How we Develop our Personality Types


An age-old question which most people have pondered at some point in their lives is "why are we the way we are"? Unfortunately, I can't clue you in on the answer to that question in a really authoritative way, but I can tell you about work that has been done to determine how people's Personality Types are developed.

The more recent studies done around Temperament suggest that we are each born with our temperaments intact. Efforts are being made to prove this. For more information about temperaments, click here.

W. Harold Grant did a lot of work with Jung's theories, and concluded that Jung believed that Personality Type has a developmental process which can be observed through an individual's life. The early phases of our lives help determine the dominance ordering of the four functions (Sensing, Intuition, Thinking and Feeling), and the development of our dominant and auxiliary functions. The later phases help us develop our tertiary and inferior functions.

Let's take a look at Grant's phases of development, using the INFJ Personality Type as an example:

From age 0 - 6 years

At this early age, we use all four of the functions in an indiscriminate fashion. We "try on" the different functions for size, determining which ones work best for us. The little INFJ has not yet emerged as any particular personality type, although his parents may notice trends in behavior which appear to have the characteristics of one or more types.

From 6 - 12 years

During this phase, our dominant function begins to develop and assert itself. Our young INFJ begins to appear dreamy and introspective - he begins to prefer to use his iNtuition to take in information, and he chooses to do this alone (Introverted). The dominant function of "Introverted iNtuition" begins to show itself as the prevailing aspect of his personality.

From 12 - 20 years

The auxiliary function asserts itself as a powerful support to the dominant function. Since all recent studies point towards the importance of a well-developed team of dominant AND auxiliary functions, this is an important time of "self-identification". Research suggests that people without a strong auxiliary function to complement their dominant function have real problems.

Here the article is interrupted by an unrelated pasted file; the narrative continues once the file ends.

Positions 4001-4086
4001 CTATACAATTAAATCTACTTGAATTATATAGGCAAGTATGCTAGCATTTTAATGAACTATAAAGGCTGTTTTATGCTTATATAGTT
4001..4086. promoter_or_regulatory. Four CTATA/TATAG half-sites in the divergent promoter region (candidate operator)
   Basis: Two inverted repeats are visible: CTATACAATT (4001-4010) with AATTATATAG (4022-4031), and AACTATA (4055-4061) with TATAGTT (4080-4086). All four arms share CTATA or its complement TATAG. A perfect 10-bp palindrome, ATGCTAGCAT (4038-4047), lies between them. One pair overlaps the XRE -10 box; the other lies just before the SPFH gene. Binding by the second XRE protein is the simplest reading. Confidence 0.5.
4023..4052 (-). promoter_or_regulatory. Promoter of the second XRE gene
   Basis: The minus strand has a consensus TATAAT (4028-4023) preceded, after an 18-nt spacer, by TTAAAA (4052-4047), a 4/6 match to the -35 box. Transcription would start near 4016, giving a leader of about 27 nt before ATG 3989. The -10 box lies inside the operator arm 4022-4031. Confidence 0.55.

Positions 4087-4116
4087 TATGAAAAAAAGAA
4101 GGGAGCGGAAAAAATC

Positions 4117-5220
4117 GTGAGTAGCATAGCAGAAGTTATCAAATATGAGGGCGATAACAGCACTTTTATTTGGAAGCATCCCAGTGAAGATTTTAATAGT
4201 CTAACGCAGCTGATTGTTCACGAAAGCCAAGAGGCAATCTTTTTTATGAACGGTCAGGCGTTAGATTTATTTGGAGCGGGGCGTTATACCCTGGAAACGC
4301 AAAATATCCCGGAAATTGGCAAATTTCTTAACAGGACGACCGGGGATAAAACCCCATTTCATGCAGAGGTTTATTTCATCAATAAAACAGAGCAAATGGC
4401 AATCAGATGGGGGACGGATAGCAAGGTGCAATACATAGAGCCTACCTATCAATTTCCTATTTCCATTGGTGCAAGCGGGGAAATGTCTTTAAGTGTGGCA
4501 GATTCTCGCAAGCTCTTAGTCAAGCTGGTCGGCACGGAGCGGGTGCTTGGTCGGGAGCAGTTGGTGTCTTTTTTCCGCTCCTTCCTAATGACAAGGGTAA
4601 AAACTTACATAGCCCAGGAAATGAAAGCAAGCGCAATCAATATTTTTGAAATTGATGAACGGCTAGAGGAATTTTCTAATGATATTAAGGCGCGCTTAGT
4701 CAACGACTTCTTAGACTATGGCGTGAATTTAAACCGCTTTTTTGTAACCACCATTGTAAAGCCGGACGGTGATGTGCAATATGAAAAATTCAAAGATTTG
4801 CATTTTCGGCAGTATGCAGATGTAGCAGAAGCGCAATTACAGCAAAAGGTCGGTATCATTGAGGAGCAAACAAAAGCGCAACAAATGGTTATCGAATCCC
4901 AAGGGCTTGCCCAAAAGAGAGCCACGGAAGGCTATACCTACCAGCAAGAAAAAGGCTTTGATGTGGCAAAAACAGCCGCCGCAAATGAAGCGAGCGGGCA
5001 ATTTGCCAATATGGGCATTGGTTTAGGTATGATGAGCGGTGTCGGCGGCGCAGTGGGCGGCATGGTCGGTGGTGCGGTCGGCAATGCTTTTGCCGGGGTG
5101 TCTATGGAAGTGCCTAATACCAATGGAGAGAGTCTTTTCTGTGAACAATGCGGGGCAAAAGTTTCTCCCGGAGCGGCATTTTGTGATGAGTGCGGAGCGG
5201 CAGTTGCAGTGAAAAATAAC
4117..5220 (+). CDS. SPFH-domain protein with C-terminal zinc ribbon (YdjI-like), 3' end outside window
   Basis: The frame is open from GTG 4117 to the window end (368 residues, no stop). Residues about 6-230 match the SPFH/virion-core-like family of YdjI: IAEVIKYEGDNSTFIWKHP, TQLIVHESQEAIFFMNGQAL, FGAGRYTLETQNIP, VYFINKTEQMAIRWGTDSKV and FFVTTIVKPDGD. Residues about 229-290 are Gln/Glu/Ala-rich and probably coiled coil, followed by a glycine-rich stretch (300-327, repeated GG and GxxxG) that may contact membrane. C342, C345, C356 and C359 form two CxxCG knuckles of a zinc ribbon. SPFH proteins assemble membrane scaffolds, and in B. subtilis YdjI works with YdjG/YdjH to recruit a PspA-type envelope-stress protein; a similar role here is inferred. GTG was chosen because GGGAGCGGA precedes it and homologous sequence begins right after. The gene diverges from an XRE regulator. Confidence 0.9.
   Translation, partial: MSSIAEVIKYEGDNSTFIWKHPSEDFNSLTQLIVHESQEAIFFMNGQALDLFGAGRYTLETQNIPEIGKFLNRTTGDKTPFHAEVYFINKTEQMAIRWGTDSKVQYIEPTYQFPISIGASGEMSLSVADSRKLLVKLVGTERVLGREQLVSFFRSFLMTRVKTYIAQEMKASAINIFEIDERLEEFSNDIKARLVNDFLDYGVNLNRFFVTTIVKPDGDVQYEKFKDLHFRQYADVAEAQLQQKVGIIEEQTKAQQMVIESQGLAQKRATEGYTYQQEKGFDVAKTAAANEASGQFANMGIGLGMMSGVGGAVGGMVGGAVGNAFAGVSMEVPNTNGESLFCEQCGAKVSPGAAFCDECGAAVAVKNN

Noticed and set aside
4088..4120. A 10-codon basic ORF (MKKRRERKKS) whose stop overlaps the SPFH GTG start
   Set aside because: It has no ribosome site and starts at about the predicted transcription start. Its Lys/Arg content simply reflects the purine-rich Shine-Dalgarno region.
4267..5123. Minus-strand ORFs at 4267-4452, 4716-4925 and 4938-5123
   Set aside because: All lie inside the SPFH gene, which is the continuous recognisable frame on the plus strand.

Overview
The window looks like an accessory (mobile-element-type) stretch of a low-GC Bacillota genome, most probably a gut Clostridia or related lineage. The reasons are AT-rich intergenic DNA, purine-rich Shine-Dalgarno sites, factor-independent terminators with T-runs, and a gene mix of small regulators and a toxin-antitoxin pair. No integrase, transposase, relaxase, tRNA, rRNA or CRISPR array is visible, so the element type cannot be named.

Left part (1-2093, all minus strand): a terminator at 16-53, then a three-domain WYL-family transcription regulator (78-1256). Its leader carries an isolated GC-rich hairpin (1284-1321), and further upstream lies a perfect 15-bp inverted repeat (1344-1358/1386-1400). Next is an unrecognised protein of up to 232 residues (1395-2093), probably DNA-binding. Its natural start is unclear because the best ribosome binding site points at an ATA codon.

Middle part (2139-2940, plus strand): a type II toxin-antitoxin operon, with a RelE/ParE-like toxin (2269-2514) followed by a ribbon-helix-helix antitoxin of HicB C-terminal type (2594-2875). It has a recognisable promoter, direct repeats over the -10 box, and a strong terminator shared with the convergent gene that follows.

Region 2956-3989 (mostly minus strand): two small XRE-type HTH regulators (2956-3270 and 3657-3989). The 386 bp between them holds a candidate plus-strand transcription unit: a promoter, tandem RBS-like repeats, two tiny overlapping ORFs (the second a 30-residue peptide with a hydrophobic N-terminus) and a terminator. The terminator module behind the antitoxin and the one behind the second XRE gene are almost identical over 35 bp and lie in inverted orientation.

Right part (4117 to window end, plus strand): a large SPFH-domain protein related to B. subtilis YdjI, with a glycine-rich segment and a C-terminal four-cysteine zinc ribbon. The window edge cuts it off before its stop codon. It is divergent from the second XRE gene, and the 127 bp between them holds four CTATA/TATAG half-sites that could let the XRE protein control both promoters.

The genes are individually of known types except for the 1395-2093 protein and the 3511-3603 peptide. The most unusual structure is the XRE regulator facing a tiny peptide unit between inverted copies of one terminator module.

In our INFJ example, we see the auxiliary Feeling function come to the front during this phase as a support to the dominant iNtuitive function. Since the INFJ's dominant function is an Information Gathering function, the auxilary function must be a Decision Making one. Without a Decision Making process, we would flounder about and never get anything done! As the auxilary Feeling process comes forth, the INFJ begins to develop the ability to make decisions based on his personal value system. This auxiliary decision making process will be Extraverted, since the dominant function is Introverted. Since the decision making function is Extraverted, our subject now emerges as a "Judger", rather than a "Perceiver". Our INFJ Personality Type is now pretty firmly set in place, and we know the dominance ordering of the four functions.

From 20 - 35 years

We begin to use our tertiary function more frequently and with better success. Our INFJ begins to use his Introverted Thinking function. He continues to make judgments with his Extreverted Feeling auxiliary function, but he also begins to make judgments based on logic and reason, which he works through in his own mind, rather than discussing it with others.

From 35 - 50 years

We pay attention to our fourth, inferior function. We feel a need to develop it and use it more effectively. Our INFJ begins to use his Extraverted Sensing function. He becomes more aware of his surroundings and begins to take in information from others in a more literal, practical sense. He continues to rely on his dominant Introverted iNtuitive function to take in information, but he is more able to use his Extraverted Sensing function than he has been before in his life. Some researchers have attested that the appearance of our inferior functions at this phase of life may be responsible for what we commonly call the "mid-life crisis".

From 50 onwards

From this age until our deaths, we have accessibility to all four functions. However, we use them in a more disciplined, differentiated manner than when we were very young. Our basic Personality Type continues to assert itself, but we are able to call upon all four functions when needed.

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